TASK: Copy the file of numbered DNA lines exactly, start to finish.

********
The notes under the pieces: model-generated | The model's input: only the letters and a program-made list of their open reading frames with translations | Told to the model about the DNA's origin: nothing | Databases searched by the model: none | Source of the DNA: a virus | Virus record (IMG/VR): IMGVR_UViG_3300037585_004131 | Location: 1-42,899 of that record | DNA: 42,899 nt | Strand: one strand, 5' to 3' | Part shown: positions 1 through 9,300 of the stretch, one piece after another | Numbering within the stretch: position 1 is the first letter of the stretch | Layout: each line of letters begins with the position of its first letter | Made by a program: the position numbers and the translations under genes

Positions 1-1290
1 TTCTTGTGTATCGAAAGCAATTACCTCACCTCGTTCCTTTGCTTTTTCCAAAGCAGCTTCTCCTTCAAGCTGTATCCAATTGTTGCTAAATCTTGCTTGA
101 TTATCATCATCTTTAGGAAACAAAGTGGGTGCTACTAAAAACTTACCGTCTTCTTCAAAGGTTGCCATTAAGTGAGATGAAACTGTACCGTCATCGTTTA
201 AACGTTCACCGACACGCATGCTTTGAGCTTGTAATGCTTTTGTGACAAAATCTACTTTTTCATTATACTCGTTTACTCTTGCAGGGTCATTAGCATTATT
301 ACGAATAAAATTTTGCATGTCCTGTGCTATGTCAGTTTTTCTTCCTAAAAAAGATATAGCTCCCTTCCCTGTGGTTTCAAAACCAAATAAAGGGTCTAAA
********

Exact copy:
The notes under the pieces: model-generated | The model's input: only the letters and a program-made list of their open reading frames with translations | Told to the model about the DNA's origin: nothing | Databases searched by the model: none | Source of the DNA: a virus | Virus record (IMG/VR): IMGVR_UViG_3300037585_004131 | Location: 1-42,899 of that record | DNA: 42,899 nt | Strand: one strand, 5' to 3' | Part shown: positions 1 through 9,300 of the stretch, one piece after another | Numbering within the stretch: position 1 is the first letter of the stretch | Layout: each line of letters begins with the position of its first letter | Made by a program: the position numbers and the translations under genes

Positions 1-1290
1 TTCTTGTGTATCGAAAGCAATTACCTCACCTCGTTCCTTTGCTTTTTCCAAAGCAGCTTCTCCTTCAAGCTGTATCCAATTGTTGCTAAATCTTGCTTGA
101 TTATCATCATCTTTAGGAAACAAAGTGGGTGCTACTAAAAACTTACCGTCTTCTTCAAAGGTTGCCATTAAGTGAGATGAAACTGTACCGTCATCGTTTA
201 AACGTTCACCGACACGCATGCTTTGAGCTTGTAATGCTTTTGTGACAAAATCTACTTTTTCATTATACTCGTTTACTCTTGCAGGGTCATTAGCATTATT
301 ACGAATAAAATTTTGCATGTCCTGTGCTATGTCAGTTTTTCTTCCTAAAAAAGATATAGCTCCCTTCCCTGTGGTTTCAAAACCAAATAAAGGGTCTAAA